The ISM Non-Manufacturing, or Service, survey showed that the service side of the economy continued to expand in April, and is doing so at the same rate it was in March. This is the fourth month in a row that the Service survey was above the magic 50 level that separates expansion from contraction.
Like the Manufacturing survey, it is comprised of ten sub-indexes (that roughly mirror those in the Manufacturing survey). The reading was well below consensus expectations that were looking for a reading of 56.1. Six of the sub-indexes showed improvement in April, while four deteriorated. Eight are above the magic 50 level, and two are just barely below it.
The table below from the ISM release shows the comparison of the Service to the Manufacturing survey, which was released on Monday. In recent months, the ISM survey has consistently shown that the manufacturing side of the economy is healthier than the service side, and in April, the overall index was a full five points higher on the manufacturing side.
Breakdown by Sub-Index
The most important of the sub-indexes for measuring how well the economy is doing right now is the business activity index, which corresponds to the production index on the manufacturing side. It is at a very healthy 60.3, up 0.3 points on the month, but lags well behind the 66.9 reading on the manufacturing side, which was a very strong 5.8 point rise from March.
If the business activity index is the most important with regards to the current state of the economy, then the new orders index tells the most about the future. There the news is not as good. While the current level of 58.2 still indicates a healthy level of growth, it is down a sharp 4.1 points from last month, while new orders showed a share 4.2 point rise to 65.7 on the manufacturing side.
With the momentum still towards higher production, but with the momentum of new orders falling, it is not surprising that the order backlog sub-index fell a sharp 6.0 points and moved from expansion to contraction with a reading of 49.5.
Of particular interest is the employment index, particularly this week with the employment report due out on Friday morning. There the news is not so good. The ISM numbers show that service sector employment is continuing to contract, the 28th month in a row that it has, with a reading of 49.5, down 0.3 points from last month.
However, I would note that the ISM services numbers have been distinctly at odds with what the BLS has been reporting recently, with private service sector employment expanding in each of the first three months of the year. It also seems at odds with the ADP report that came out this morning, which showed growth in service sector jobs and a contraction of goods producing jobs.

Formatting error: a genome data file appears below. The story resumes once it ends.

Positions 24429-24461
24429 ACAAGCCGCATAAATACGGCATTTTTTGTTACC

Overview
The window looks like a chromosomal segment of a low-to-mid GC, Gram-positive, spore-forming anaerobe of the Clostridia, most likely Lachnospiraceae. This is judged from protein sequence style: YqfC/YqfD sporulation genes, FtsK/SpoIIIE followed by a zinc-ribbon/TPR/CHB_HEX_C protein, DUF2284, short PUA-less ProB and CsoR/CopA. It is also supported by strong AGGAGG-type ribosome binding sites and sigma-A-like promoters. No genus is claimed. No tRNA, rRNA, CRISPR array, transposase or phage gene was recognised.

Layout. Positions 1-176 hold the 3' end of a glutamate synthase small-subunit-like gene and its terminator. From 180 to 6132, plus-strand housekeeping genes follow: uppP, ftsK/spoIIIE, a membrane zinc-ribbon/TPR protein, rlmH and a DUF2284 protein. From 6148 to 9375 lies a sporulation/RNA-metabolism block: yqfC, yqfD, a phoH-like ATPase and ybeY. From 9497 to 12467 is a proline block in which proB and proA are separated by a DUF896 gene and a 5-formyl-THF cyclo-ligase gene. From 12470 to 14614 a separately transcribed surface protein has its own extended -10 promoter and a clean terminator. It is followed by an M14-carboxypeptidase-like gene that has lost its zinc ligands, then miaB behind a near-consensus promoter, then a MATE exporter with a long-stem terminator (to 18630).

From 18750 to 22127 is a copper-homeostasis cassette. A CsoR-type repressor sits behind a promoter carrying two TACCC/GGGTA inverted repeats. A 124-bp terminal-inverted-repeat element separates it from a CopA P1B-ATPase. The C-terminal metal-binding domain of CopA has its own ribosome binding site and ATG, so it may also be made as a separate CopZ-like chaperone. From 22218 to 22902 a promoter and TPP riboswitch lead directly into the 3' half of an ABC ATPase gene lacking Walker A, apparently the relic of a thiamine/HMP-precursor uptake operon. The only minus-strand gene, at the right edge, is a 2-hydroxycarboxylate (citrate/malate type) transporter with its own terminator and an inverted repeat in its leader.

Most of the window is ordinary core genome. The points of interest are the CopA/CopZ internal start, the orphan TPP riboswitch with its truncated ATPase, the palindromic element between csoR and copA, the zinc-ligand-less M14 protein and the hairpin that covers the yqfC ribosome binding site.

However, that contradiction might be more apparent than real. In the ISM calculations, construction is part of the non-manufacturing survey, and ADP noted that manufacturing actually gained jobs within the goods producing sector, while construction employment continues to be demolished.
On the other hand, inventories were increasing in the service sector, a sharp turn-around from contraction last month as the inventory sub-index rose to 54.5 from 46.5 in March. The 8.0 point rise was the biggest of any of the sub-indexes.
In sharp contrast, the manufacturing side moved from inventory expansion in March to a slight inventory contraction in April, and the 5.9 point drop was one of the biggest on the manufacturing side. With the exception of retail and warehousing, though, inventories are generally less important on the service side of the economy than they are on the manufacturing side (sometimes only amounting to what is in the office supply cabinet).
The respondents reported both that the amounts they were importing were increasing, as were their export orders. However, export orders were growing at a slightly slower pace as the export sub-index dropped 0.5 points to 57.0.
The import index, on the other hand, jumped 5.5 points to 56.5. But note that the export side still has the absolute advantage. If the dollar continues to strengthen, look for that advantage to wilt rather quickly.
Then again, exports are generally a smaller part of the business mix for non-manufacturing companies than they are for manufacturing firms. Service firms might not export that much, but some of the biggest importers are on the service side of the economy. After all, how much domestically produced stuff do you find these days in a Wal-Mart (WMT) or a Target (TGT)?
That’s not to say that service companies don’t have large international operations. Yum! Brands (YUM), for example, has far more restaurants overseas than they do here, but they are not delivering the Pizza Hut pies from here, they make them over there (and hence they are not exports).
A Final Overview
All in all, I would rate this as a somewhat disappointing report, which is in distinct contrast to the very encouraging manufacturing report. It was far from a disaster, but not particularly good. I find the declines in the new orders and order backlog numbers to be troubling and a possible indication that the economic recovery might well be less robust in the second half of the year than it is in the first half. It is clearly not pointing to a double-dip recession, but a possible loss of momentum.
Dirk van Dijk, CFA is the Chief Equity Strategist for Zacks.com. With more than 25 years investment experience he has become a popular commentator appearing in the Wall Street Journal and on CNBC. Dirk is also the Editor in charge of the market beating Zacks Strategic Investor service.
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